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Angus foodbank use increasing but donations also up

Norman Brown and volunteer Jackie Beattie at the Forfar HQ.
Norman Brown and volunteer Jackie Beattie at the Forfar HQ.

A 20% increase in the number of Angus people being referred to foodbanks has been branded “disgusting” by a local politician.

The Angus Foodbank was set up in 2012 after Strathmore Christian Fellowship saw the need for society to feed those in crisis.

Now under the auspices of the Trussell Trust, volunteers handed out 2,699 three-day emergency parcels in the last year alone, and this year’s figure is set to show a marked increase.

On a visit to the Forfar HQ, which administers distribution centres in the town, Arbroath and Montrose, The Courier learned the need is greater now than in 2012.

However the volunteers commended the growing volume of donations as people spare a thought for the less fortunate as Christmas approaches.

Norman Brown, who took over from Alf Collington as foodbank manager last month, said people have responded well to a recent supermarket drive for donations, but the need is year-round, and growing.

Angus North and Mearns MSP Mairi Evans said she thinks it is “absolutely shocking” that more and more people are forced into using foodbanks.

“This is in no small part due to the abhorrent welfare policies and sanctions regime imposed by the UK Government which is plunging thousands into abject poverty and hardship.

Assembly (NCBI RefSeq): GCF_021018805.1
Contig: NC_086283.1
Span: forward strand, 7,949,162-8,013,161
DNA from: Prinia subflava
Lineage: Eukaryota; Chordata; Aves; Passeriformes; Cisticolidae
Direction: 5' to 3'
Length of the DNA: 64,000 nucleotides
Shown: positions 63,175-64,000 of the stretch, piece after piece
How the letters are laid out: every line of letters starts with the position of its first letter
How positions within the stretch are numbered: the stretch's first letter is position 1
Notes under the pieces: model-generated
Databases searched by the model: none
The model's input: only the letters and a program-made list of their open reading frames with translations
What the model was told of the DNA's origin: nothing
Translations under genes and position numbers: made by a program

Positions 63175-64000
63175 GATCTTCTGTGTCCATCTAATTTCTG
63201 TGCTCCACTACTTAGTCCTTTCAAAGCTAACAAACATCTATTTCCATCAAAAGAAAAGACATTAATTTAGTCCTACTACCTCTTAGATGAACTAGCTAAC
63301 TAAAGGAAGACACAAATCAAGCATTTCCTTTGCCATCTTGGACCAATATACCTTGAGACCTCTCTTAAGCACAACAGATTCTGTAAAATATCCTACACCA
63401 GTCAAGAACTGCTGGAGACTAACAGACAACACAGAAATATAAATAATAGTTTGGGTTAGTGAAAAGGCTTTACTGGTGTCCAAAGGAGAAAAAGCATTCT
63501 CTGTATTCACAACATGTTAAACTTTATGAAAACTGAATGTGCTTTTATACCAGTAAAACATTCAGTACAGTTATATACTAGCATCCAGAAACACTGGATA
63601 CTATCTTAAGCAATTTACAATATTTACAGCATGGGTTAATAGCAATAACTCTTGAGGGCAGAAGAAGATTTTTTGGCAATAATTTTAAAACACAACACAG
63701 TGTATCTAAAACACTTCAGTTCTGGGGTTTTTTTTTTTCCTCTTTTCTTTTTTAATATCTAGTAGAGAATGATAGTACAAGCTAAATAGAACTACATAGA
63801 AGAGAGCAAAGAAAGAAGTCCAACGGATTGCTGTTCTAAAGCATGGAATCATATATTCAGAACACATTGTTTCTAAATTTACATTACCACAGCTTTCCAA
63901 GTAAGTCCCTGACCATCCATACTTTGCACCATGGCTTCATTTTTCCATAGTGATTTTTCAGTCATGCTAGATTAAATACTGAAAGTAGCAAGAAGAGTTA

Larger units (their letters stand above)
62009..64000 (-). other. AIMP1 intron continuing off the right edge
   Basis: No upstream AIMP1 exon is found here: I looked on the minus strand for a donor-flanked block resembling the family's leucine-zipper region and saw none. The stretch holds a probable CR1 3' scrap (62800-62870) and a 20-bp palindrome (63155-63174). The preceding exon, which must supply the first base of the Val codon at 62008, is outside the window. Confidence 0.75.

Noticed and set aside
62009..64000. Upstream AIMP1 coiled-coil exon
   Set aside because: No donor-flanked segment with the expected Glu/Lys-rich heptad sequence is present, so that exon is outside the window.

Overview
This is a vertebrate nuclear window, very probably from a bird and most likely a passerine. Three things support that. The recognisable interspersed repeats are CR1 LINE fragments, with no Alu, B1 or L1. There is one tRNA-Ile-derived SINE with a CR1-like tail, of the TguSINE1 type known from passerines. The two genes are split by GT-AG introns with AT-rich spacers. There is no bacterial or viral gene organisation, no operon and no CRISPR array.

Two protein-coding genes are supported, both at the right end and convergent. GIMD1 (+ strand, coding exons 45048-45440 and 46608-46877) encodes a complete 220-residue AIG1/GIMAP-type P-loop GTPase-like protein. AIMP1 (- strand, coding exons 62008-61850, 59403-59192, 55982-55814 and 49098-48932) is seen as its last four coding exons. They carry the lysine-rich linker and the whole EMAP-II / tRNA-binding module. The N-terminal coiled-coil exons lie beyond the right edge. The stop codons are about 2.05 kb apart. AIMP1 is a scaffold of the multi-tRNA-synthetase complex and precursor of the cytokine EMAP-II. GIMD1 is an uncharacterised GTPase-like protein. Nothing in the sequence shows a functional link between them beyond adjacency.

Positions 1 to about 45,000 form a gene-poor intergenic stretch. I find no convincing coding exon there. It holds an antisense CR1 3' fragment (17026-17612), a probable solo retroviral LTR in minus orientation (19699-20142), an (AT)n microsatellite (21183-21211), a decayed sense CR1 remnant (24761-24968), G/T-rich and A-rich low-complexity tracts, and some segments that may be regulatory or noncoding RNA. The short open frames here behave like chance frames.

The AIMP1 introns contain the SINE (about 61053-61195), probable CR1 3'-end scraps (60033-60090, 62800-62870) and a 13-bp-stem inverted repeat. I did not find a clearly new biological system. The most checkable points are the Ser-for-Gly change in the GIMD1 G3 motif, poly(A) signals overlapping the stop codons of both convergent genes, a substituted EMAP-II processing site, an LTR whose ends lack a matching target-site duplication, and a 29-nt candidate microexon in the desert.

“It absolutely disgusts me that those who are sick, disabled, find themselves out of work or those increasing numbers of people who are in work and in poverty simply don’t get the help they deserve.

“At the same time cuts to welfare were introduced we have seen child poverty and food poverty rates increase — this is no small coincidence.

“I cannot thank the foodbank volunteers enough for the hard work they do.

“I joined them in Forfar last week and saw first hand the massive generosity of people and the incredible amount donated, but more food is needed as well as toiletries and sanitary products.”

Rising food and fuel prices, static incomes, underemployment and changes to benefits are some of the reasons why increasing numbers are being referred to foodbanks for emergency food.

More than 3.7 tonnes of goods was donated at a recent three-day drive in Tesco stores in Montrose and Forfar.

At the foodbank’s Forfar HQ, Mr Brown said: “There’s certainly been a large increase in the number of donations in the run-up to Christmas,” he said.

“Local schools have been collecting donations from families and kids are having dress-down days where they bring in food.

“The number of people being referred to us is up about 20% on last year.

“It’s hard to be precise on the statistics at this point but there has certainly been a greater need since the start of December.

“We’re getting through just under two tonnes of food in a month.”

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